Hugh: These are special times. Not since the printing press has writing and publishing been through such exciting turmoil. Readers and authors have it better today than quite possibly any time in human history. And I think it’s only going to get better. I believe publishers will soon be adding more authors to their stables with digital-only deals that consume less up-front costs while allowing winners to emerge according to the taste of readers. Those who thrive will get rushed into print. Publishing will be less of a gamble; there will be reduced waste, fewer returns, and a smarter allocation of resources. Also: all writers are going to feel the pressure to write more. Indies are forcing that issue (as well as prolific authors who began this trend much to the chagrin and against the best advice of their publishers. Look at the creation of J.D. Robb and the flak James Patterson takes, both incredibly hardworking and talented storytellers who had to fight for their right to produce more product!)
And this is a fact, not a prediction: The true winner in all of this will be the reader. I have no doubt. Greater variety, more ways to read, lower prices, instant delivery, interaction with and access to their favorite authors. Readers have much to rejoice.
IRR: Do you foresee a future in self-publishing?
Hugh: For myself? It’s the only future I foresee. If I gave my agent I, ZOMBIE to shop around, she could land me a deal. With WOOL as hot as it is right now and the demand from fans so great for this book, it would be an easy sell to some crazy house (probably the one that made an offer without reading it first).
However, doing this would mean readers had to wait a year before they got their hands on the book. It would mean over a year before I made a penny. With self-publishing, the book will be read and enjoyed in two weeks. I’ll get paid in another two months. That means I can keep writing for a living.
There are so many advantages to self-publishing right now over the traditional routes that I never gave even a sliver of a thought to shopping this around. There’s nothing to be gained. Which is a great indicator that change is afoot and that publishers will need to modify their contracts, their payment schedules, their royalty rates, and the licensing terms of their contracts. All of my translation deals overseas have a termination date in the contract. I get all the rights back after 5 or 7 years. This is the future for US publishing. It has to be.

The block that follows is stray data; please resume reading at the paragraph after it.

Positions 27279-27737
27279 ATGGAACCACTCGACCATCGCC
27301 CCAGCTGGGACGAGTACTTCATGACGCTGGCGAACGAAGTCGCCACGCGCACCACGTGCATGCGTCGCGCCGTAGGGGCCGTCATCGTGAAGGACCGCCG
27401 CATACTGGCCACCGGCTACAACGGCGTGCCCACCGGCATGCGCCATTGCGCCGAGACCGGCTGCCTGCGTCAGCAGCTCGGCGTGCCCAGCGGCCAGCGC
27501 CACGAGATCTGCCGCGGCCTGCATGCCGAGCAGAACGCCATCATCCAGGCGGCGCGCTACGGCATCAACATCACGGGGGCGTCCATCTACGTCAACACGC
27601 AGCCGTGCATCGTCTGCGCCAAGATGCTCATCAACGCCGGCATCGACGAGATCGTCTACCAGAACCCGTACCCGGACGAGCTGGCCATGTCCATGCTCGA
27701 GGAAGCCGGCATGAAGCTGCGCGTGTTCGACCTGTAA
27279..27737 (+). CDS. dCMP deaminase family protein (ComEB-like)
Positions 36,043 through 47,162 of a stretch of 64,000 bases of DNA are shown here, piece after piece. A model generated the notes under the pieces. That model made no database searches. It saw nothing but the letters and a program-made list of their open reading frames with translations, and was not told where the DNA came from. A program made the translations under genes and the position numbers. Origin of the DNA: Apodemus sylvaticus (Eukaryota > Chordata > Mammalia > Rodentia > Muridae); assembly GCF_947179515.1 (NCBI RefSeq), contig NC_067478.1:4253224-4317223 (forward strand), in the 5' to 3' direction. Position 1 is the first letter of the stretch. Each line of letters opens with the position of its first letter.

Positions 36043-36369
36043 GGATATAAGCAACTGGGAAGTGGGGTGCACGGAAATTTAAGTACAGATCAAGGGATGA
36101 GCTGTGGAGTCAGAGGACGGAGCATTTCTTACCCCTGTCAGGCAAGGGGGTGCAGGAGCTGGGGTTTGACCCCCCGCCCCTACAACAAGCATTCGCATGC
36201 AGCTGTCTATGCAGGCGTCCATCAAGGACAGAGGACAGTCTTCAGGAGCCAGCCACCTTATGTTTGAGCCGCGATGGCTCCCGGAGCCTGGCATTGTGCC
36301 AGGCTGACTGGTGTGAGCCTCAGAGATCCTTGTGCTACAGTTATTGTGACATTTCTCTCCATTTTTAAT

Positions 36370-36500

IRR: Of all of your work, what are your five favorite pieces?
Hugh: WOOL 4 is my favorite. I love the incorporation of the lines from Romeo and Juliet. There are two or three layers of meaning draped over every single paragraph of that book. It’s an English teacher’s dream and an English student’s nightmare: Yes, Billy, the author meant to convey that through metaphor, I’m not making it up.
HALF WAY HOME. I took a lot of risks with this book. It was my first NaNoWriMo; I chose to write a gay protagonist without allowing the story to be about his sexuality and instead having it incidental to the main plot; and it was my first departure from a successful and well-received series, which taught me that I could branch out.
MOLLY FYDE AND THE PARSONA RESCUE. My first book. I’ll never forget opening that box and holding a proof copy of something I’d written. The plotting for this book still amazes me. It fits together like a watch while always zigging when you expect it to zag. And I love the characters. They are real to me at this point.
FIRST SHIFT: I took even more risks with this one than I did with HALF WAY HOME. The natural move would have been to give readers what they wanted, the next scene after WOOL 5. But I have this much larger vision of a story I want to tell, and FIRST SHIFT allowed me to launch that even though the success of WOOL had me under all kinds of pressure to just keep planting numbers after my books, WOOL 18, WOOL 19, etc.
THE PLAGIARIST: This little story is a quiet burn, but everyone who reads it seems to love it. I think it’s my most prescient of pieces. We will one day loot our digital creations for their art. It will happen in my lifetime. This story also taught me that short works can be the most powerful (and the most successful).
IRR: Thank you so much for your time.
Hugh: Thank you! It was my pleasure!